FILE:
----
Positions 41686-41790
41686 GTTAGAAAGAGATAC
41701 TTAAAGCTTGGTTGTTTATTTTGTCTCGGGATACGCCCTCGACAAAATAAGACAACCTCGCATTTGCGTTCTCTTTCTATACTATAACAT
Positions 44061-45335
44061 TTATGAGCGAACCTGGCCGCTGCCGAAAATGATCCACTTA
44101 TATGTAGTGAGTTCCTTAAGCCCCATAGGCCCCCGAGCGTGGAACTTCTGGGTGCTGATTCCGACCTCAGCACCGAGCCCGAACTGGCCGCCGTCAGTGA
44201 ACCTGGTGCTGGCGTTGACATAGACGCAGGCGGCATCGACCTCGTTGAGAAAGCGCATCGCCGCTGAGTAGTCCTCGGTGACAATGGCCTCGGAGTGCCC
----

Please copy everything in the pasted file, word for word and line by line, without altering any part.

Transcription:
Positions 41686-41790
41686 GTTAGAAAGAGATAC
41701 TTAAAGCTTGGTTGTTTATTTTGTCTCGGGATACGCCCTCGACAAAATAAGACAACCTCGCATTTGCGTTCTCTTTCTATACTATAACAT
Positions 44061-45335
44061 TTATGAGCGAACCTGGCCGCTGCCGAAAATGATCCACTTA
44101 TATGTAGTGAGTTCCTTAAGCCCCATAGGCCCCCGAGCGTGGAACTTCTGGGTGCTGATTCCGACCTCAGCACCGAGCCCGAACTGGCCGCCGTCAGTGA
44201 ACCTGGTGCTGGCGTTGACATAGACGCAGGCGGCATCGACCTCGTTGAGAAAGCGCATCGCCGCTGAGTAGTCCTCGGTGACAATGGCCTCGGAGTGCCC